2014 is quickly become the year of the rose for me. It all started with the fabulous (and addictive) Tobacco Rose by soon-to-be-launched perfume house Papillon Perfumery and quickly spiralled into many days absorbed in clouds of Montale’s Black Aoud and a thirsty hunt for more roses. Nothing can satiate my appetite when I’m on a mission, so it was with much interest that I approached Isparta PG26 (hereafter referred to simply as ‘Isparta’) – the new rose fragrance from Parfumerie Générale.
Now Parfumerie Générale and I have a complex relationship. Don’t get me wrong, I have great respect for the brand and Pierre Guillaume as a perfumer, but nothing from the line has bowled me over yet (Djhénne has come VERY close – I really should invest in a bottle but something holds me back) and I want so desperately to love something with PG’s intriguing gourmand signature.
Isparta is very much in the Pierre Guillaume style (read: woody/gourmand-ish) but displays more clarity than a lot of his perfumes. His other rose, Brulure de Rose for example, is a much thicker and ‘delicious’ take on the note, but Isparta thankfully errs more on the transparent side of things. This is perhaps due to the perfume’s inspiration, which is a woody rose based entirely in nature:
“The province of Isparta in Turkey is famed for its rose oil, obtained from a variety called ‘Isparta Summer Roses’, which grows profusely in gardens and terraced fields on the soft mountain slopes. The roses are picked early in the morning when they are half-open and their fragrance is the strongest… intense, rich and slightly spicy.”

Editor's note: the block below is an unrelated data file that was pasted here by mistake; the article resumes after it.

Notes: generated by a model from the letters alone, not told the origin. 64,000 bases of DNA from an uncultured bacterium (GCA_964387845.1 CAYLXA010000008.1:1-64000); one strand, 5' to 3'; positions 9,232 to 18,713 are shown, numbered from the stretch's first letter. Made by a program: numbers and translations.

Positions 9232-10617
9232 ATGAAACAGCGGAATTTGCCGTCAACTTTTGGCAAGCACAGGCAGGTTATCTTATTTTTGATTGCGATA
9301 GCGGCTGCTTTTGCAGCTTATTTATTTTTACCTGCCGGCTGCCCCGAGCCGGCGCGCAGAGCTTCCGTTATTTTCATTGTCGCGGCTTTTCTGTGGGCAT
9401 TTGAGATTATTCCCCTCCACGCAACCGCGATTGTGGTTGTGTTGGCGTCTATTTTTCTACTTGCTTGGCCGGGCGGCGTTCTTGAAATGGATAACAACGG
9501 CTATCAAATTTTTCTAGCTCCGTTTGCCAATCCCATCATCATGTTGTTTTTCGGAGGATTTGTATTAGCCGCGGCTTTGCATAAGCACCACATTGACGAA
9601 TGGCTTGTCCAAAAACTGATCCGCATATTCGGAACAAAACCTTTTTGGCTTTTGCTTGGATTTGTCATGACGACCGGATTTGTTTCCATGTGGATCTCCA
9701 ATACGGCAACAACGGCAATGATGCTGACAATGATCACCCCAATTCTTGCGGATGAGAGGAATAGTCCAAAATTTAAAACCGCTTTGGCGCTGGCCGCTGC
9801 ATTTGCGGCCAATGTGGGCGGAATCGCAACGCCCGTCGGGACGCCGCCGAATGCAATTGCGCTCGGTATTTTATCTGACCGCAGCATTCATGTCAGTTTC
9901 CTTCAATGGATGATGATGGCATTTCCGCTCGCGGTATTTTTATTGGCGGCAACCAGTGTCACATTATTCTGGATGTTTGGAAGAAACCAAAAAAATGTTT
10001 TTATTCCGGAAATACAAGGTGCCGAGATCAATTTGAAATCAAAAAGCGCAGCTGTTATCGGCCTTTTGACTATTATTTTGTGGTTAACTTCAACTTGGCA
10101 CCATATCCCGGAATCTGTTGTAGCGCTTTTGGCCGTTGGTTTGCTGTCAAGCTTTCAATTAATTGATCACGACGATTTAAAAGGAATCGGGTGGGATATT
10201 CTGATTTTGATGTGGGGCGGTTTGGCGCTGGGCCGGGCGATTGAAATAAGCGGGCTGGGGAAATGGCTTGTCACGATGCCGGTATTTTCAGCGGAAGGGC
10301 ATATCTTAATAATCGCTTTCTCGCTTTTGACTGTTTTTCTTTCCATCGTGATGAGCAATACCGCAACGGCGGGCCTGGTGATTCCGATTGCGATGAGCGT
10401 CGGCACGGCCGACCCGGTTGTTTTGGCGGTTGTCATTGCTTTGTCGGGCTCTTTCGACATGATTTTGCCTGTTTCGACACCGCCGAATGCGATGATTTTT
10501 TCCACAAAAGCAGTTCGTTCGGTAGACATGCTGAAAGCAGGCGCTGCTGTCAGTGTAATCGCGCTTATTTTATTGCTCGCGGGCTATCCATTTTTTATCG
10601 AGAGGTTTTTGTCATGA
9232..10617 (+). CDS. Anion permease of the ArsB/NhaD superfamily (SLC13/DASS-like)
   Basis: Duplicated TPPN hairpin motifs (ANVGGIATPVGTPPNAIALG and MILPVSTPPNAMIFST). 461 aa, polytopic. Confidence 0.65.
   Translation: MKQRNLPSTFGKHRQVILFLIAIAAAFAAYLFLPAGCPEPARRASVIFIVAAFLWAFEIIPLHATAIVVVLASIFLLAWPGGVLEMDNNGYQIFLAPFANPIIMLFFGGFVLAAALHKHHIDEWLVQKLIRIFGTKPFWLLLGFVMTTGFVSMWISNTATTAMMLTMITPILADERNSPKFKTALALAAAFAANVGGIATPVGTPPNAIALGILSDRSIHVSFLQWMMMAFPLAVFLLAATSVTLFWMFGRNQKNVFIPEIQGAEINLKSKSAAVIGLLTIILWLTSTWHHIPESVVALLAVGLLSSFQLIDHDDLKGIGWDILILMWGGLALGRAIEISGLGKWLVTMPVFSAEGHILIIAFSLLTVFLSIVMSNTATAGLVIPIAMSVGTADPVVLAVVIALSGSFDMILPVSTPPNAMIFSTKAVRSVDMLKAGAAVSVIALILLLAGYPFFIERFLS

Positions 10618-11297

Red Fruits, Summer Rose of Isparta, Peru Balsam, Calamus, Patchouli, Incense, Benzoin, Agarwood, Ambroxan and Musk
How Does it Smell?
Isparta starts out as a juicy red rose. Sniffing it conjures to mind the experience of biting into a delicious fondant rose filled with berry compote, and if that doesn’t sound attractive to you, then I don’t know what will. At this stage, this rose perfume is also reminiscent of other roses, namely Malle’s Portrait of a Lady, capturing the tartness of Dominique’s Ropion’s masterful raspberry rose accord, and Dior’s Oud Ispahan, drawing a parallel with the smoky rosewater of Francois Demachy’s ultimate rose and oud combination. Think of it as a happy hybrid of the two.
With time, the gourmand sensibilities of the opening subdue, making way for a much smokier and more intensely woody affair. There is a touch of something animalic too, something that is reminiscent of the oud-like cypriol found in Dior’s Leather Oud (and Oud Ispahan for that matter). This little ‘animal’ inflection, with its leathery smoke, is a nice touch that compliments the sweet, dewy quality of the rose to create an ambience that is deeply resinous.
Perhaps the most impressive element of Isparta is its sense of restraint and balance, a feature that should be highly lauded when Guillaume’s fondness for heavy gourmands is taken into consideration – he is, after all, the gent that gave the world Musc Maori (a.k.a Eau de Nesquik). As it settles into the base, what remains of this hybrid red flower is a nicely proportioned (and rather robust) bed of oud and incense that exudes gorgeous red threads of fruity rose.
Do I love Isparta? In short: no. That said, I do like it quite a bit and I also think that it’s a very well executed rose. If I didn’t have a bottle of Portrait of a Lady and a calculated stash of Oud Ispahan decants, I would most definitely consider a purchase. For now though, I’m happy to file it under; “if a bottle landed in my lap I wouldn’t complain” and it is fair to say that I feel more fondness for it than the brand’s other rose (Brulure de Rose), which I’m really struggling to make my mind up about. Thumbs up for Pierre, but I’ll keep looking for ‘my’ PG scent.
Parfumerie Générale’s Isparta 26 is available in 30ml, 50ml and 100ml Eau de Parfum.
Quotes, notes and images via parfumerie-generale.com.